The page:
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Experimental evaluation of the antibacterial activity of tomato callus extract and response of cultivar establishment in vitro.


Tomato has a strong traditional background in continental culinary practices.

However, it is used only to develop taste without realizing its dietary benefits. it could be exploited as a natural source of antioxidants, vitamins and other micronutrients as well. As a matter of fact, tomatoes are consumed at a higher rate in the developed countries for its nutritional value than in the developing countries. It is highly desirable to incorporate such vegetables into our diet programs as a source of nutraceuticals. Tomato being acceptable to people as a food could be a source of nutrients as well as a nutraceutic in the sub-continent.

Tomato (Lycopersicon esculentum Mill.) member of family Solanaceae, a major vegetable crop has achieved tremendous popularity over the last century. It is grown in almost every country of the world in the fields, green houses and net houses. Tomato by its nature is a perennial but commercially cultivated as an annual crop. Nutritionally tomato is important for maintenance of health and dietetics. The calorific value is less and an average sized tomato (148g) boasts only 35 calories. It also contains approximately 20-50mg of lycopene/100g of the fruit weight1. Lycopene is the most powerful antioxidant in the carotenoid family and is known to prevent cancer, blindness and certain other illnesses [2,3,4].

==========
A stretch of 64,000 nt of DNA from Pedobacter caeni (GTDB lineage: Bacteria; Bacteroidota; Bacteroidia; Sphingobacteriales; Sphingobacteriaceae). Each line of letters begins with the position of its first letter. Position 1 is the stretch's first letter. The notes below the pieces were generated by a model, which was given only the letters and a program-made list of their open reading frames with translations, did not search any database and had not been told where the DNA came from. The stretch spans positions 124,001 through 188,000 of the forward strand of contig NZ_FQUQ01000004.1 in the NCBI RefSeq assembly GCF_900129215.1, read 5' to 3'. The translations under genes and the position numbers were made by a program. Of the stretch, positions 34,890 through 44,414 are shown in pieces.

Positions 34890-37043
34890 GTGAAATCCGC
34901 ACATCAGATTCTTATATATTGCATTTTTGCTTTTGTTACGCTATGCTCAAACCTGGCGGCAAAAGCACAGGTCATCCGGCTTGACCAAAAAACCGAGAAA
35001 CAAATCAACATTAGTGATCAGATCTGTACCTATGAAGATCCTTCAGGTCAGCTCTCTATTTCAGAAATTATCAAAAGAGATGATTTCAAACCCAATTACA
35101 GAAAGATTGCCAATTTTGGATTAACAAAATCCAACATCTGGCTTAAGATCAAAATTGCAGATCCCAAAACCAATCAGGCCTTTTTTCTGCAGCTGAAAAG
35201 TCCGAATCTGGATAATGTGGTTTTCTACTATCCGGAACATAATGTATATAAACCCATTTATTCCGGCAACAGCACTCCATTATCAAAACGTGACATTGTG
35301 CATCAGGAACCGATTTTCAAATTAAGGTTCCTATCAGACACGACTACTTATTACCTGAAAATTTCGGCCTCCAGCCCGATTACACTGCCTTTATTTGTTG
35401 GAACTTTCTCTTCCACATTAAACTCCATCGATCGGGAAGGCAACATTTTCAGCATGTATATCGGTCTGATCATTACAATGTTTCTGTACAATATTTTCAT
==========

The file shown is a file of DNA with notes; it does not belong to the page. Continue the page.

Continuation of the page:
Tomato being acceptable to people as a food could be a source of nutrients as well as a nutraceutic in the sub-continent. Micropropagation of elite tomato cultivars can maintain their characters generation after generation. Tissue culture is used for callus production as well as micropropagation of high value commercial cultivars. By nature, tomato is a self-pollinated crop and is conventionally propagated via seeds. Various desirable genetic traits such as high carotene content are difficult to be retained due to the phenomenon of heterozygosity. Therefore, an efficient in vitro plant regeneration system may assist in the propagation of the commercially important cultivars without loosing their genetically enhanced nutraceutical constituents. In tomato, adventitious shoot regeneration can be achieved either directly [5] or indirectly through an intermediate callus phase [6, 7]. Indeed, both callus and shoots may be produced together [8]. workers have studied various aspects of tomato in vitro cultures yet the antibacterial capacity of in vitro callus of tomato cultivars has been ignored.